New Zealand Post has come in for a bit of ribbing this week over a letter it sent to people asking them to throw it away. It did seem like rather strange behaviour – the sort of psychological defence mechanism you'd get up to as a distraction if you were failing to come to terms with your headlong plunge into irrelevance.
But according to New Zealand Post, they do it all the time. "We regularly send test letters through our network to understand our mail performance across different regions of New Zealand," the letter said, its entire contents being devoted to explaining its existence. Talk about post-modern.
It sounds like an idea dreamt up by a department that doesn't need to exist in order to justify its existence. Every HR department ever, for instance. Corporate etiquette allows these things to happen because it is taboo when such brainwaves are suggested for anyone else in the room to say: "Why?"
It seems like a costly exercise – though I guess they didn't have to pay for postage, so that would have been a saving.
And at least it didn't say, though it cusped on it, "If you don't receive this letter, please contact your nearest post office." That would be silly. There are no post offices any more.
The ASB Bank has also jumped on the wacky correspondence bandwagon. It's improving its service to me again. I wish it wouldn't.
Last time it improved its service it was with a wholesale rejig of its branches that turned their interiors into a reconstruction of the bridge of the Starship Enterprise. You could wander around in one of those for hours without working out where you should be.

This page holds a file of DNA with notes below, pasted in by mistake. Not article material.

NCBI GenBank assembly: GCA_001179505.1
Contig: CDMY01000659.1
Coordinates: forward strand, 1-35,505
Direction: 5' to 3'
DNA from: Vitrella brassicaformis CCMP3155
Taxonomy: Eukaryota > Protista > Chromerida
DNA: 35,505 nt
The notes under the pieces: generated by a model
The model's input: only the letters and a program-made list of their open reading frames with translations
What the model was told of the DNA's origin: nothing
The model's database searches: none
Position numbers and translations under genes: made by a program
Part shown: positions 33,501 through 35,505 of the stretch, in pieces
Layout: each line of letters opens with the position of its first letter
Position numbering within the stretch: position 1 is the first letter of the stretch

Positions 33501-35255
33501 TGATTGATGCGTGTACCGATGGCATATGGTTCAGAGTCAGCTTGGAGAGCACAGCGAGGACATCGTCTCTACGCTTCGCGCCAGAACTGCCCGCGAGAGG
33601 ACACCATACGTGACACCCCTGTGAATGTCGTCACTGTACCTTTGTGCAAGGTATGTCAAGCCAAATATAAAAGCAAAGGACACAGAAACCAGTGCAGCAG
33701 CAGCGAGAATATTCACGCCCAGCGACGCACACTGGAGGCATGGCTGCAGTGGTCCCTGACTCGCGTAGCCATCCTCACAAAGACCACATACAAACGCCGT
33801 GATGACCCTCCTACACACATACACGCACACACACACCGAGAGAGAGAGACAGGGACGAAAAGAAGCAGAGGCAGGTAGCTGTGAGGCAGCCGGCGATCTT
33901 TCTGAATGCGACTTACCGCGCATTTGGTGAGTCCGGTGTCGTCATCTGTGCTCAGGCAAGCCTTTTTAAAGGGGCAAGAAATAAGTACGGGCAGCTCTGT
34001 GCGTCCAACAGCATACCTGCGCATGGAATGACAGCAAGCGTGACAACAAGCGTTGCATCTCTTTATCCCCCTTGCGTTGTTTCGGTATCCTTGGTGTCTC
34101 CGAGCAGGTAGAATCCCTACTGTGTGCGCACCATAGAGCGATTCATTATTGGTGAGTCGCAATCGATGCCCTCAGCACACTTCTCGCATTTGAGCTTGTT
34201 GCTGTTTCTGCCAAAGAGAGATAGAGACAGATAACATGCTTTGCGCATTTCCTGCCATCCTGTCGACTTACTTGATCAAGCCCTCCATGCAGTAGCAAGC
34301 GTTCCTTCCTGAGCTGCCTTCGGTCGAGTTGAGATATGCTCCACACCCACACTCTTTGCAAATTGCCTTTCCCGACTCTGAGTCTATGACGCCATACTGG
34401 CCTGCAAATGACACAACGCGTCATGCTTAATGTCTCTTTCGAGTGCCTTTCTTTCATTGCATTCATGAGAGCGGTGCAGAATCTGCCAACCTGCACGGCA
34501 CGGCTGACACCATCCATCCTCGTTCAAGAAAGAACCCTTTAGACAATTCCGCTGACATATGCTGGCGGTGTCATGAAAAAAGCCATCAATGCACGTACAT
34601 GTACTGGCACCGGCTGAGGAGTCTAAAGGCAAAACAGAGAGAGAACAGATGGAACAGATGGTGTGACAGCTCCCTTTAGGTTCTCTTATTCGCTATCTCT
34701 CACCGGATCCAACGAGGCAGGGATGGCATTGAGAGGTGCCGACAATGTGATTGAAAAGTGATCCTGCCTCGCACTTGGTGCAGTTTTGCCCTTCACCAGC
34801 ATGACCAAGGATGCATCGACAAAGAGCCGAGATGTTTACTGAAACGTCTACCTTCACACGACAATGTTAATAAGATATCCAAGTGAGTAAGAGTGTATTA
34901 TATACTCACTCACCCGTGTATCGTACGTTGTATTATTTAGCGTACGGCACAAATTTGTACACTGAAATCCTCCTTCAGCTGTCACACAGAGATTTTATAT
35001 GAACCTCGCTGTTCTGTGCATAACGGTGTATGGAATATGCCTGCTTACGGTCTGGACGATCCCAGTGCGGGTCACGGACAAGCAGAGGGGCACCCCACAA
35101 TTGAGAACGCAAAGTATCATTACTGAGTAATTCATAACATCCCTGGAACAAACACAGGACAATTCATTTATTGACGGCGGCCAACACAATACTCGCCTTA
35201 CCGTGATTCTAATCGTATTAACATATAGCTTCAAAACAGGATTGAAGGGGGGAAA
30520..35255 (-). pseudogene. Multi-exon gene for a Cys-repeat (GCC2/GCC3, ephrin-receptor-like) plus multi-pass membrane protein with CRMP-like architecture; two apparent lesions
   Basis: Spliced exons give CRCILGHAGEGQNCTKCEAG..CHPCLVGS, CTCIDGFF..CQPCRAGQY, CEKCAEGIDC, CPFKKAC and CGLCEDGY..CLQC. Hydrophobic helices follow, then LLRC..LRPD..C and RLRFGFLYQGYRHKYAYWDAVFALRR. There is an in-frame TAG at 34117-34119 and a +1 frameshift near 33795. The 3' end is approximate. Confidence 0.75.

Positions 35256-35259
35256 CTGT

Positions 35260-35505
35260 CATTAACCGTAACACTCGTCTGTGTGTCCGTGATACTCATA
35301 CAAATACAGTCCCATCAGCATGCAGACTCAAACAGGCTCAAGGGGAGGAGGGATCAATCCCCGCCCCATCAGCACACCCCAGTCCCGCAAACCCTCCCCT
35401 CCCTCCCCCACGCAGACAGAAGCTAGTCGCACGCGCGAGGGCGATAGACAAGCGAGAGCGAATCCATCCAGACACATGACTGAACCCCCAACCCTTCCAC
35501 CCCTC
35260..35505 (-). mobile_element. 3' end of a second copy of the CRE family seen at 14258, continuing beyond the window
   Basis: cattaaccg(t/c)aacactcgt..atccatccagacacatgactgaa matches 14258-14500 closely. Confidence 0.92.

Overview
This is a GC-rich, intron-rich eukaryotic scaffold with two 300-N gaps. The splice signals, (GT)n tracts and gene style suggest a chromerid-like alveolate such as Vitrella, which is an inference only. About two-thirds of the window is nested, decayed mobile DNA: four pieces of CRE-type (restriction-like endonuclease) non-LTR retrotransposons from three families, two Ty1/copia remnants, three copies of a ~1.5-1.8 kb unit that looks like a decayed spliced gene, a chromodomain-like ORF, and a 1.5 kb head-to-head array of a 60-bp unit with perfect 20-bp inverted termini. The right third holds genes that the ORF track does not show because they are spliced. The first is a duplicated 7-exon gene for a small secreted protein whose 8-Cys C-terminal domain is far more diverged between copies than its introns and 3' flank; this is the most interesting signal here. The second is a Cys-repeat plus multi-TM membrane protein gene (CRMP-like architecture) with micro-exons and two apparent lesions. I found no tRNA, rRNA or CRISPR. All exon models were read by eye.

Last week's letter begins "Hi – " and I'm afraid I'm going to have to stop you right there, ASB. I'd have preferred "Dear Mr Little" but I'd have been comfortable with "Dear Paul". Where could it have got the idea that it's on "Hi" terms with me. We've never had a drink together. Once or twice it's invited me to go to the tennis with it, but that just showed how little it really knew me.
The bank is not my friend and we should be candid about the transactional nature of our relationship, which is always weighted so that the bank makes money out of me and never the other way around.
Anyway, with such a cheery opening – there's clearly something dodgy going on.
"We're always looking for ways to save you time," it continues – again, please don't. Look for ways to lower mortgage rates and increase interest rates on savings. I've got time coming out the wazoo – "so we're now making your credit card statements available to you online instead of sending it through the mail."
We'll disregard the failure to make subject and verb agree in number and point out they've always been available online – the word "only" is missing from this sentence.
Among other advantages of this reduced service is "real-time access to your statements".
I could quibble about the innovativeness of this. I'm pretty sure I've always been able to walk into that room across the hall in real time and access my printed statements.
Then the tone switches from best mate to patient pre-school teacher: "You can always download and print out your statements should you need a hard copy." Yes. And in real time, too.
Finally this week, in adventures in corporate misdirection, according to a workplace study by one of those lots that do workplace studies, promotions with no accompanying pay rise are on the increase. The reward is apparently the increased status. At least now you get a new title when this happens. In my corporate life experience, we used to call this being given even more crap to do.